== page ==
First off, let me begin this post by acknowledging that some have made it known to me that there is such a thing as too much Katrina, too much hurricanes, too much Katrina coverage law, too much rising homeowners insurance rates. I live by one principle: give the people what they want. So to you folks, I dedicate this day on the blog. This day will be known as Freedom from Katrina Day. If I can make it through tomorrow without talking about Katrina, that day will be known as Freedom from Katrina Day: Reloaded. After that, we’ll see. For those who are saddened and blindsided by these developments and need More Katrina, allow me to refer you to the other zillion posts I’ve done on the subject. But before we move on, let me say one last thing: Katrina. There. I’m over it.
So let us return today to the roots of this blog, which is insurance coverage case law. As you may know from reading my bio, I read or at least look at a fair number of new insurance coverage cases most every day. Some of my reasons are as follows: so I know what is going on, to broaden my horizons, and because I like coverage law. Some stuff repels me, of course. Anything badly written or where it is apparent the writer has no clue gets the skunk eye from me. In addition, any case that is primarily about ERISA, I run from it like someone is trying to hand me a basket full of snakes. (No offense intended to Steve Rosenberg). But I find maybe half the cases hold some interest for me, with a small number of those standing out as truly fine work that sheds some needed light on some aspect of coverage law.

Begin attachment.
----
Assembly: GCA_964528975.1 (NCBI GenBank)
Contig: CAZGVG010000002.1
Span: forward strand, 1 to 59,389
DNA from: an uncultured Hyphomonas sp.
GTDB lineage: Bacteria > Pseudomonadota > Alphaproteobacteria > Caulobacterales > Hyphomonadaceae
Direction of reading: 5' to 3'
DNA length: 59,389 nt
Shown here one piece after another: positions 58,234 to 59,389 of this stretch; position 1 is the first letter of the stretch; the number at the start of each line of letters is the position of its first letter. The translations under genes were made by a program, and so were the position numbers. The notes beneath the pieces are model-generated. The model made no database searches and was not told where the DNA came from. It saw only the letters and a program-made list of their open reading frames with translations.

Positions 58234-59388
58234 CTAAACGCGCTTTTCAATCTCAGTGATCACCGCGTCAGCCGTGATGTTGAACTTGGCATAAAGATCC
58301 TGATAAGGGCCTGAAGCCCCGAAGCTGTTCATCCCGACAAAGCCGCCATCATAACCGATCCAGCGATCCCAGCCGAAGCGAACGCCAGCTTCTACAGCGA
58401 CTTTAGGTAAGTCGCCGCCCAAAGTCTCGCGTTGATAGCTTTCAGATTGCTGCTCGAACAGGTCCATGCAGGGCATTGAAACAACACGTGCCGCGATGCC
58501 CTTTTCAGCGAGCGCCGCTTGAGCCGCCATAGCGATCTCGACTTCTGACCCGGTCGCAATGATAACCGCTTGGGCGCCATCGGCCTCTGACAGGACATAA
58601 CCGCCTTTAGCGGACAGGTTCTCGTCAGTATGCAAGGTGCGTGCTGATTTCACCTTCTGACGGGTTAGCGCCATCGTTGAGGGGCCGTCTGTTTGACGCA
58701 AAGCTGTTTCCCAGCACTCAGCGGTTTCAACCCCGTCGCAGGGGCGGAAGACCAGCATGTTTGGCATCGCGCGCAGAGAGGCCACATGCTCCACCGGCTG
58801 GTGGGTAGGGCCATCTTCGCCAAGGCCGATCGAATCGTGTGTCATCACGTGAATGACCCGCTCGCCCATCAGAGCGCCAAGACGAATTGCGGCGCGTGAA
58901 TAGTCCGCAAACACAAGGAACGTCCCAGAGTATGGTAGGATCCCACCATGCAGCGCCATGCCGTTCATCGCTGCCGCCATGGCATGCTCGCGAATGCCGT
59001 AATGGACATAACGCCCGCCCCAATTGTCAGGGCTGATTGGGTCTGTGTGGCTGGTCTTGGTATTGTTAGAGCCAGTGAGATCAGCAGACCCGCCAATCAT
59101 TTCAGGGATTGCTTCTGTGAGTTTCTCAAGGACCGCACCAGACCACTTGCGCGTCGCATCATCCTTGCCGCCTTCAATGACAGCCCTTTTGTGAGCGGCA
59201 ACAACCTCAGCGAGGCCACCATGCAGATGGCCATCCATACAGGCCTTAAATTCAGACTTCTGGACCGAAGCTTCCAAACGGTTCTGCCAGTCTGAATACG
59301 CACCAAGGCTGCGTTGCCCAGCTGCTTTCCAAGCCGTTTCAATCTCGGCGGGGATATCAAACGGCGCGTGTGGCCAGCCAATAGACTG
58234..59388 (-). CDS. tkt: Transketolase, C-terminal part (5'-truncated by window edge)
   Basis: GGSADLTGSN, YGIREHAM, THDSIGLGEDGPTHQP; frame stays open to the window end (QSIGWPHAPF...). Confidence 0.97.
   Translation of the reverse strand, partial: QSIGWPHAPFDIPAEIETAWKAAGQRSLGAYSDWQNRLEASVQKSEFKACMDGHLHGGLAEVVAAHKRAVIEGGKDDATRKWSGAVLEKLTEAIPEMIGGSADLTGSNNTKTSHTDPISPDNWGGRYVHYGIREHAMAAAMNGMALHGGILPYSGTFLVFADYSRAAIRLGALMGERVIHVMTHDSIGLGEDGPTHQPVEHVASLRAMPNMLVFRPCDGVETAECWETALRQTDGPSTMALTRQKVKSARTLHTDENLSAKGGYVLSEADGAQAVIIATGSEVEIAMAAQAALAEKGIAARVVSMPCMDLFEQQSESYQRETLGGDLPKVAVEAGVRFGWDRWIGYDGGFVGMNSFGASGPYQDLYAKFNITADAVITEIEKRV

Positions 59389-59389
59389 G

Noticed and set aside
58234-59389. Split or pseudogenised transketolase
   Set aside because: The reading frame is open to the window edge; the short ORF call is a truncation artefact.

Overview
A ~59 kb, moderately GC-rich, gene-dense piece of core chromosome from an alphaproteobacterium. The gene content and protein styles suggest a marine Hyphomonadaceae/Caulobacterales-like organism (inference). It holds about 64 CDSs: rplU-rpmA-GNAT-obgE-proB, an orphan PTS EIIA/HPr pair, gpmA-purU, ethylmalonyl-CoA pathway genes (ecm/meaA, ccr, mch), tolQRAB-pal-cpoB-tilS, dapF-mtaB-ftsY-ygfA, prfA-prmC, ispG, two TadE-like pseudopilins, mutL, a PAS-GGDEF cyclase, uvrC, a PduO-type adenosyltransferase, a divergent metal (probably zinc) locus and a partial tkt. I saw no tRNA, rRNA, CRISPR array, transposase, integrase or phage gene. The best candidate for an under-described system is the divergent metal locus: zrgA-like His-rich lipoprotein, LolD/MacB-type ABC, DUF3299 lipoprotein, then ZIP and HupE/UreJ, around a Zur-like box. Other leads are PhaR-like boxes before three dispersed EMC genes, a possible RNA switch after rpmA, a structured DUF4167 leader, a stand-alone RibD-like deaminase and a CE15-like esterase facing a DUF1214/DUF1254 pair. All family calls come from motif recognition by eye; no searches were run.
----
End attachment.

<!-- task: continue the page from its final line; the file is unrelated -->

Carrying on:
In this elite category, I place Dubrow v. Mike Check Builders, Inc., 2006 WL 1966966 (E.D. Wisc. July 11, 2006). Almost all the time cases that discuss the so-called "business risk" exclusions in a Commercial General Liability policy, or that discuss construction defect coverage in general, wind up in a total mess. Hats off to U.S. District Court Judge William Griesbach, who wrote an opinion that succinctly and precisely discusses these exclusions, what they mean, and when they apply. Based on one reading, albeit a careful one, I find no fault in this case. I particularly liked how the judge dispensed with the argument over the application of the economic loss doctrine, pointing out that is a remedies principle and not part of an insurance policy analysis. I am going to keep this case handy for reference when I work on coverage matters with Eric Kekel, who has an amazing construction defect practice. Since his office is two doors down and he knows where to find me, I need to have answers at my fingertips.